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Gait Posture. 2011 Mar;33(3):436-41. doi: 10.1016/j.gaitpost.2010.12.020. Epub 2011 Jan 21.

Levodopa effect on electromyographic activation patterns of tibialis anterior muscle during walking in Parkinson's disease.

Author information

1
Institute of Neurology, Università Cattolica del Sacro Cuore, Rome, Italy. p.caliandro@rm.unicatt.it

Abstract

Previous studies have reported that patients with Parkinson's disease (PD) show, in the "off medication" state, a reduced activation of tibialis anterior (TA) in the late swing-early stance phase of the gait cycle. In PD patients the pathophysiological picture may cause differences among the stride cycles. Our aims were to evaluate how frequently TA activity is reduced in the late swing-early stance phase and if there is a relationship between the TA pattern and the clinical picture. Thirty PD patients were studied 2 h after Levodopa administration ("on-med") and 12 h after Levodopa wash-out ("off-med"). They were evaluated by the Unified Parkinson's Disease Rating Scale (UPDRS III) and surface electromyography of TA and gastrocnemius medialis (GM). The root mean square (RMS) of the TA activity in late swing-early stance phase (RMS-A) was normalized as a percent of the RMS of the TA activity in late stance-early swing (RMS-B). RMS-A was reduced in 30% of patients in the "off-med" condition. Within these patients, the percentage of stride cycles with reduced RMS-A, ranged between 28% and 83%. After Levodopa intake, no stride cycle showed reduced RMS-A. Patients with reduced RMS-A had a lower UPDRS III total score in the "on-med" rather than in the "off-med" condition (p=0.02). Our data confirm and extend previous observations indicating that, in "off-med" the function of TA is impaired in those patients clinically more responsive to Levodopa. TA activation is reduced in a relatively high percent of gait cycles in the "off-med" state. Since the variability of TA activation disappears after Levodopa administration, this phenomenon could be the expression of an abnormal dopaminergic drive.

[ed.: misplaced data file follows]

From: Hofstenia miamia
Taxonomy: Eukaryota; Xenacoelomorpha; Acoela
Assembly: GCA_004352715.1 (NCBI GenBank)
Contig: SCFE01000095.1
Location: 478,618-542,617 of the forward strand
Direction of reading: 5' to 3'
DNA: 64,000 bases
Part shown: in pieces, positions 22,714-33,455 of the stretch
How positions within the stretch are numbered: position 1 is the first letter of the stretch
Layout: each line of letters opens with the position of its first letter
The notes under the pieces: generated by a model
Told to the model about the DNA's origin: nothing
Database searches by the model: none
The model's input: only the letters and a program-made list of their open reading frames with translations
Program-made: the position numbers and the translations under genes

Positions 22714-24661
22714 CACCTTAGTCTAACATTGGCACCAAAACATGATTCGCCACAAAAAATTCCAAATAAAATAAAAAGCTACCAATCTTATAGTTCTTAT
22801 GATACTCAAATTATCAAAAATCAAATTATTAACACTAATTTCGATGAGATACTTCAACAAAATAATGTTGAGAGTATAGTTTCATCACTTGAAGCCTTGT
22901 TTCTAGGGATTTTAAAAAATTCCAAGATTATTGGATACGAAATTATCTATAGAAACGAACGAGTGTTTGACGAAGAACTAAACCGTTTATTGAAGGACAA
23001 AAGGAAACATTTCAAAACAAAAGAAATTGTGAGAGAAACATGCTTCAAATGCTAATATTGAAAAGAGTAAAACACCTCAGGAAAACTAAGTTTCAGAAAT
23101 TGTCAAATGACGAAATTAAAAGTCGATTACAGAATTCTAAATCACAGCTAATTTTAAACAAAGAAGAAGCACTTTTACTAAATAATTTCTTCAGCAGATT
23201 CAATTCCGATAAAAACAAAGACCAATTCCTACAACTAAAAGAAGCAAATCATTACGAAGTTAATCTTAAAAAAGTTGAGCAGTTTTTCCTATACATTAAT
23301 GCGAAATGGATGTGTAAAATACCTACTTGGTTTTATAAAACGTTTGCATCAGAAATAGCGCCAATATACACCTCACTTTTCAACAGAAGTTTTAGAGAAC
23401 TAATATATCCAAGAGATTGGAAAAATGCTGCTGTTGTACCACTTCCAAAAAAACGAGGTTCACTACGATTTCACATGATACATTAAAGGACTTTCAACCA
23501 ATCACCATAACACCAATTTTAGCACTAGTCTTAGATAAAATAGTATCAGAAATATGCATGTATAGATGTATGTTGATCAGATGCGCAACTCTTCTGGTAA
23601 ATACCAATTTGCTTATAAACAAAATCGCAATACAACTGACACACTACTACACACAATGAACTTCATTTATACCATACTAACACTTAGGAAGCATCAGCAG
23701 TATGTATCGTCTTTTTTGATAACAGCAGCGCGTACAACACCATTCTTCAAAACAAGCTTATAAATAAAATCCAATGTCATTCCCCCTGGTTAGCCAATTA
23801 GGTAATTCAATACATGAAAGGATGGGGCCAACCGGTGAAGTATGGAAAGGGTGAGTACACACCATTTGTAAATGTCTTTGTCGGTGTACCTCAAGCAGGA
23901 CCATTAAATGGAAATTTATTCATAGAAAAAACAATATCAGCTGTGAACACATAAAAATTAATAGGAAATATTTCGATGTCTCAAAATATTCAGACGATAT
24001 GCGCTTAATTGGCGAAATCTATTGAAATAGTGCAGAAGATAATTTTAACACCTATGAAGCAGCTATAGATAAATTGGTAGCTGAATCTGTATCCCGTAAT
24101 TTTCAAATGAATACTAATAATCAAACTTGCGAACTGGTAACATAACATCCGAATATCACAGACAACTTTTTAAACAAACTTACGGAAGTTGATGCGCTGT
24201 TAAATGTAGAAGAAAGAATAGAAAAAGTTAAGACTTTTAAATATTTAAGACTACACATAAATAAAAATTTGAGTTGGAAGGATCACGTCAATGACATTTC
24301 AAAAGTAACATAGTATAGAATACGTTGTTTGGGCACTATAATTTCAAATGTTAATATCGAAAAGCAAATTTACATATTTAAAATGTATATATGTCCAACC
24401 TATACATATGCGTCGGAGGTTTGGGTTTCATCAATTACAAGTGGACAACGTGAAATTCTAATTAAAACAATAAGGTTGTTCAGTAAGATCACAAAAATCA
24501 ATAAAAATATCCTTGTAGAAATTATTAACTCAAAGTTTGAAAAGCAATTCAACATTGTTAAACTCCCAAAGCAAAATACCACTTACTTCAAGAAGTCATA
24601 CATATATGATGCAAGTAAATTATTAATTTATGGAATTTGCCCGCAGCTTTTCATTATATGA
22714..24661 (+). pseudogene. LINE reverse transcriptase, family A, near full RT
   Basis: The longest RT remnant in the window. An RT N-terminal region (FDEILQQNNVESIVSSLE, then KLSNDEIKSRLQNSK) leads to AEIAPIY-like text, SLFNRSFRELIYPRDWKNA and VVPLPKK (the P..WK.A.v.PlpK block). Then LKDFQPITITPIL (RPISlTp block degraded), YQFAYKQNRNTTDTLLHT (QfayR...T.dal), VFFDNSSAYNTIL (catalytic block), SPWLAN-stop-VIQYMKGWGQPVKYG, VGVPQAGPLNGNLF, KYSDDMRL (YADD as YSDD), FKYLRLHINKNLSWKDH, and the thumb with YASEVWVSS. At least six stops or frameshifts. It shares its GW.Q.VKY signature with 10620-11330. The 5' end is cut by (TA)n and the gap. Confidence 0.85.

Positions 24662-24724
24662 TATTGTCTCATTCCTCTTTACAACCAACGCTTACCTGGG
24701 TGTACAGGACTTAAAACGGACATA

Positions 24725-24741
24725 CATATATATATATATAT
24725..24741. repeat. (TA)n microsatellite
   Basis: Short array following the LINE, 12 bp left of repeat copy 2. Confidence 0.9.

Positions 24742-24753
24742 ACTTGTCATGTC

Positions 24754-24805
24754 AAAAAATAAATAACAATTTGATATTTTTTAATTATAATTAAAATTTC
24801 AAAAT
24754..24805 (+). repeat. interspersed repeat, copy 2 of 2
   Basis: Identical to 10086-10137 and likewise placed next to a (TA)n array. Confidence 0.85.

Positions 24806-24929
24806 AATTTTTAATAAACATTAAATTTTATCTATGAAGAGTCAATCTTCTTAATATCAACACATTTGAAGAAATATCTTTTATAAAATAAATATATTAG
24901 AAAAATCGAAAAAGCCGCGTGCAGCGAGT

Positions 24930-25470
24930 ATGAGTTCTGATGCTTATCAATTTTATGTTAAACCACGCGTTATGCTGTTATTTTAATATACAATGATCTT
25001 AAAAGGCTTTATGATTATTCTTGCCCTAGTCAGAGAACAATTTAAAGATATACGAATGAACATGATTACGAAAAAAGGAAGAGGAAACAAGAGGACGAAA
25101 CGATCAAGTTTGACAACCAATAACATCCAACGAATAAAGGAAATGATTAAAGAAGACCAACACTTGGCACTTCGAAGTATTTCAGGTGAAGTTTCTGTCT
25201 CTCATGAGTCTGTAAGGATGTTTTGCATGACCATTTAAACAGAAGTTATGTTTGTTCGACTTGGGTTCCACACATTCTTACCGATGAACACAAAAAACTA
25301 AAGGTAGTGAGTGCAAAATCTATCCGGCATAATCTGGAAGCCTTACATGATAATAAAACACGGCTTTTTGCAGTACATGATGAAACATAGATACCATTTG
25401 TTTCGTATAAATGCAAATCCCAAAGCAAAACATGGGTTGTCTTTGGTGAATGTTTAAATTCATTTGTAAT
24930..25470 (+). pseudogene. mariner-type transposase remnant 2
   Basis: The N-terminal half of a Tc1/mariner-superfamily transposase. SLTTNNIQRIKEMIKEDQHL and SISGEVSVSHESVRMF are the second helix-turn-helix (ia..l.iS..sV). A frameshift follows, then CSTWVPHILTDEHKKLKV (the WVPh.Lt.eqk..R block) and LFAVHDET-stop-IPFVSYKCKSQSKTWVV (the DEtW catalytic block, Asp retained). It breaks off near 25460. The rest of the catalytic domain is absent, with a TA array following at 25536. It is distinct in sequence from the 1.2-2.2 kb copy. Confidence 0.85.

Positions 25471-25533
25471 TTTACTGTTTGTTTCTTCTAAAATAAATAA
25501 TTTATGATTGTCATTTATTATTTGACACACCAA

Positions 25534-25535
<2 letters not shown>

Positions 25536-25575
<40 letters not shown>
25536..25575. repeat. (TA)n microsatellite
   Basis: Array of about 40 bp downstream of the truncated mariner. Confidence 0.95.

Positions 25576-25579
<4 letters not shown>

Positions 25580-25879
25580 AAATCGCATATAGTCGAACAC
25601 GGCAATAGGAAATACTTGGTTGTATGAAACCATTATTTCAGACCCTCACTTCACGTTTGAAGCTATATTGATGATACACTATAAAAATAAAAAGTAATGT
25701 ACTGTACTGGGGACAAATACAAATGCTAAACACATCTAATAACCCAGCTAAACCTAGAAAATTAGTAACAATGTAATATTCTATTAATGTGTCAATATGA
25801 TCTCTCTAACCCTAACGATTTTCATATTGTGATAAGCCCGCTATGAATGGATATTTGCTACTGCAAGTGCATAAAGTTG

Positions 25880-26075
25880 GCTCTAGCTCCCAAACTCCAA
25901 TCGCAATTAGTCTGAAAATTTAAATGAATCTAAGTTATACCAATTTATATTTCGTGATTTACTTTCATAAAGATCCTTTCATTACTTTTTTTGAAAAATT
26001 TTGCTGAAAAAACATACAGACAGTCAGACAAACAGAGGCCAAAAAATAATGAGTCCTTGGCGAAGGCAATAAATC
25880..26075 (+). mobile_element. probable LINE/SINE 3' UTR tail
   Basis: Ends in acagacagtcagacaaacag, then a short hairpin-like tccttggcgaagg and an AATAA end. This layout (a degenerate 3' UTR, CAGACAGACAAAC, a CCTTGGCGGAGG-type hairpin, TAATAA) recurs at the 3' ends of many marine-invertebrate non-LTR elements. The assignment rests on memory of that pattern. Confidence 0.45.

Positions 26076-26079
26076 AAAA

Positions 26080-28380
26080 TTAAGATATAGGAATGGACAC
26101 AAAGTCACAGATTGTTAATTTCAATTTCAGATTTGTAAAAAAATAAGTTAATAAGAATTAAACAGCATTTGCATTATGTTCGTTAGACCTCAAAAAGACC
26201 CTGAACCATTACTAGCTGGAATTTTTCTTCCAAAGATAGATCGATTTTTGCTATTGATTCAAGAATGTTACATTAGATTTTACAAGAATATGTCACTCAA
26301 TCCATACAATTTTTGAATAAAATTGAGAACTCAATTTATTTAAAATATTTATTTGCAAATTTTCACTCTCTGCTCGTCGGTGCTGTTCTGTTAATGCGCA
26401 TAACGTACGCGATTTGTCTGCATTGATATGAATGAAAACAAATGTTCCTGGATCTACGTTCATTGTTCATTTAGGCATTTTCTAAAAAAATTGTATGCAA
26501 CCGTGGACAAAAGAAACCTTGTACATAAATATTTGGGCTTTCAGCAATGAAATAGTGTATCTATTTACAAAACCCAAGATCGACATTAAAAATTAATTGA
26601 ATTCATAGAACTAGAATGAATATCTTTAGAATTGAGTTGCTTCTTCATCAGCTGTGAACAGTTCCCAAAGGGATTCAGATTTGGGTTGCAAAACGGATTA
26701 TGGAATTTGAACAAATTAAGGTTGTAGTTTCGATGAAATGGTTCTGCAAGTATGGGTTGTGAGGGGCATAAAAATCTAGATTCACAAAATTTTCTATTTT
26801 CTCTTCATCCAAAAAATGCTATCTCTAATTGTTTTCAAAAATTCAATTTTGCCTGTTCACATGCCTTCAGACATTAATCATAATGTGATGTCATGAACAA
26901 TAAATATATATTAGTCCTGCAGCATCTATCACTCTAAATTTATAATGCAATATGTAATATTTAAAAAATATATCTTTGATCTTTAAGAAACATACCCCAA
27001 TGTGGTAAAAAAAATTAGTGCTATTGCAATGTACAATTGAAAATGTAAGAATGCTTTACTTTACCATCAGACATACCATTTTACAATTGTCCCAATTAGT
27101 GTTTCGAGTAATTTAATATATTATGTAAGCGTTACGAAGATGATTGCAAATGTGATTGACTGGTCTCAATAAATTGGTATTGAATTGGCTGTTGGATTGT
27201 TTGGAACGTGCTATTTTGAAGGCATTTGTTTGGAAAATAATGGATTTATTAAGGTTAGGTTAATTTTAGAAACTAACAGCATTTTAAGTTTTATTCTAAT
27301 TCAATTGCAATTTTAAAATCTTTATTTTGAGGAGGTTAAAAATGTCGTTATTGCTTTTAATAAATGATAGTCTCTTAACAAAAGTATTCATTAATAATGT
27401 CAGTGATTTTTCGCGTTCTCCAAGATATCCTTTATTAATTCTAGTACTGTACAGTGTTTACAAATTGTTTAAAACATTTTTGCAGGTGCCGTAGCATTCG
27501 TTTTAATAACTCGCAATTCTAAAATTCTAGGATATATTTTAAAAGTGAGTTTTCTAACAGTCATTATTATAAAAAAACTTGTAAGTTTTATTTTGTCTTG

PMID:
21256751
DOI:
10.1016/j.gaitpost.2010.12.020
[Indexed for MEDLINE]

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